Slim and Franke

Slim and Franke
Happy New Year

Wednesday, October 23, 2013


Two emotional stories are in the news on Facebook today.  

One is about a young lady from Guthrie,Oklahoma who had her wallet stolen in the grocery store.  She approached the thief and offered him two alternatives.  He could quietly return her billfold and she would buy his groceries or she would call the police.  He took the free food offer and shared his very sad hard luck story with the young girl.

The second story is about a Miami-Dade county sheriff officer who arrested a young mother for stealing groceries, listened to her hard luck tale and saw the woman's starving kids.  She let the mother go and bought her $100 of groceries instead.  The story got out and people donated more money to the thief plus they gave her a job.

Is this the United States of America in the 21st century and not dust bowl times or some third world country.  What town does not have a place where our homeless or those in need can go for help.  What church would ever turn away people in need and what about organizations like the Salvation Army? Plus we do have this thing called Welfare that provides especially for single moms with children.

Tell me what justifies a person stealing and why would we want to assist them breaking the law and be applauded for it?  

(And yes I have been at poverty level with two small children and on government assistance.  And yes, I have had a gun placed to my head by a gun crazed robber who said, when captured, that he was needing to buy Christmas presents for his children.)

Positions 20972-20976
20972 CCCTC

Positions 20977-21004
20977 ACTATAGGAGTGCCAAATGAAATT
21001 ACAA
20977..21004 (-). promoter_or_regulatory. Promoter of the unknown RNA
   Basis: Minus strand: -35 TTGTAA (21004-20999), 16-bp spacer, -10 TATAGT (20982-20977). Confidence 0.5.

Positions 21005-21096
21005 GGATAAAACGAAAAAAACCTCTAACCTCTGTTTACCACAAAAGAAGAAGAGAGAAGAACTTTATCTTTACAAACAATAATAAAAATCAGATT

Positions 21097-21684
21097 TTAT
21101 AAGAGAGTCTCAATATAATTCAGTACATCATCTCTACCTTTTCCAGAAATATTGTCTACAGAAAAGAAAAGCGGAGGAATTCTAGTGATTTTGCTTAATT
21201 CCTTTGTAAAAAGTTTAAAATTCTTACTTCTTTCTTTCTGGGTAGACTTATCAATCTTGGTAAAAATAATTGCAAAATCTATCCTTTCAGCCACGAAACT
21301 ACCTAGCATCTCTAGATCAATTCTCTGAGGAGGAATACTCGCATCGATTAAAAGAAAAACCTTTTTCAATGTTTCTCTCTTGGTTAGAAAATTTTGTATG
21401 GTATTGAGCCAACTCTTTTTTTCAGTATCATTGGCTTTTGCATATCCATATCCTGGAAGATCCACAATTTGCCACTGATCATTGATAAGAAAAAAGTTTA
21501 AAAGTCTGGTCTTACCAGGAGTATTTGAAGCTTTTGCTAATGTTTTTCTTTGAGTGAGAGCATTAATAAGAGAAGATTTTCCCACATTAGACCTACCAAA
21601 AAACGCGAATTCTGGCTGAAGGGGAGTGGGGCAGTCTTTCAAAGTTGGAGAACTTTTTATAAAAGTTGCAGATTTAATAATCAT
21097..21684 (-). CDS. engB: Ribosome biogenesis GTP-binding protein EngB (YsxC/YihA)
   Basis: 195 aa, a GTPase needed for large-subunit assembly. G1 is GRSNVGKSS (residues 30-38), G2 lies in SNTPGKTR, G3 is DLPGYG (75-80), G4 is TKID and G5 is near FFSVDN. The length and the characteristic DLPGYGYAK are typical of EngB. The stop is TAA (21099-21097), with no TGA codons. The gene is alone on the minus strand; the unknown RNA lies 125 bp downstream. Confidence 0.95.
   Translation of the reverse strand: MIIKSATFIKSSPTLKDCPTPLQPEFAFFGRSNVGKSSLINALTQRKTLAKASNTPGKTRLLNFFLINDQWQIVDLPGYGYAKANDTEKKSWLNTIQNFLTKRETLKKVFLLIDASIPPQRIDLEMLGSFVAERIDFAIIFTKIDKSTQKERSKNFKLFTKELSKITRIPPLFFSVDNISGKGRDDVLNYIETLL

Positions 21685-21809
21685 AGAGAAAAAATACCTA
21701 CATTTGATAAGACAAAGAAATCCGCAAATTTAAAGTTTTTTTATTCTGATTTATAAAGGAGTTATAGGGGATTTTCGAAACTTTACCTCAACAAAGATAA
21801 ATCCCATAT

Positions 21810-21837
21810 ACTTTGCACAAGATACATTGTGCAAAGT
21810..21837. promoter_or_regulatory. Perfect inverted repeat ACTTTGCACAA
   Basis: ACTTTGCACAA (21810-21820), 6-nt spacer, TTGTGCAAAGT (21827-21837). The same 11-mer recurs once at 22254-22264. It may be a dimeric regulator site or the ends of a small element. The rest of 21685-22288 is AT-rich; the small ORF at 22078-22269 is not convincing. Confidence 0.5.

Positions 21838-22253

1. I love Facebook for keeping up with family and friends, but I hate all the schmaltzy, cheesy stuff that gets posted, not to mention the outright fabrications. I agree that dishonesty shouldn't be rewarded, but maybe if these stories are true, the persons involved turned their lives around. I hope so.

  2. Susan Adcox
    These were posted from newspaper articles with photos. I have to assume they are true. I also have to wonder how the news got the stories. Many times people who are poor and not qualifying for Welfare are people who have been convicted of felonies.

  3. There was a news report in the Atlanta news recently in which a victim of iPhone snatching chased down the young thief and got his phone back. The young thief didn't have any way of knowing his victim was a marathon runner and didn't get winded as easily as a phone snatcher. :) The human interest story with this one was that the "victim" wants to help the young thief turn his life around, so he can make something of himself. I'd be interesting in seeing how that goes. Well, I hope.

    I guess this isn't quite the same as being rewarded, but I hope it turns out to be a reward of sorts anyway.

  4. Every community has among them those who will test the limits of society to see what they can get for free. "Why pay or work for it when there is a government handout available or one from a church a petty theft that will do the same." Yes there should always be prosecution. But with nearly half of society on the public dole, (And rising fast)working for what you get is a pretty hard lesson to teach.

  5. Sorry, I guess I thought my comment was so good I posted it twice.

  6. What a world. More and more, I can't fathom why people do what they do. It's not how I was raised. I don't know how others were raised and maybe their improper raising is the problem. I don't know.

  7. Anonymous12:25 PM

    Well, those are interesting stories, nevertheless.

  8. While the stories are feel-good and uplifting, the news organizations are selective in what they report. We are getting close to the holidays and I think the editors are consciously or subconsciously selecting these types of news stories. I have never been poor enough to have to approach a church or government agency for help, but I certainly do not think robbing would be my primary choice.


  9. I agree with you Annie.

    rewarding Misbehavior in any way makes for more Misbehavior..

  10. I am with Tabor, but then, it is is possible that the actions of the victim can really help the perp to turn his life around. I hope so.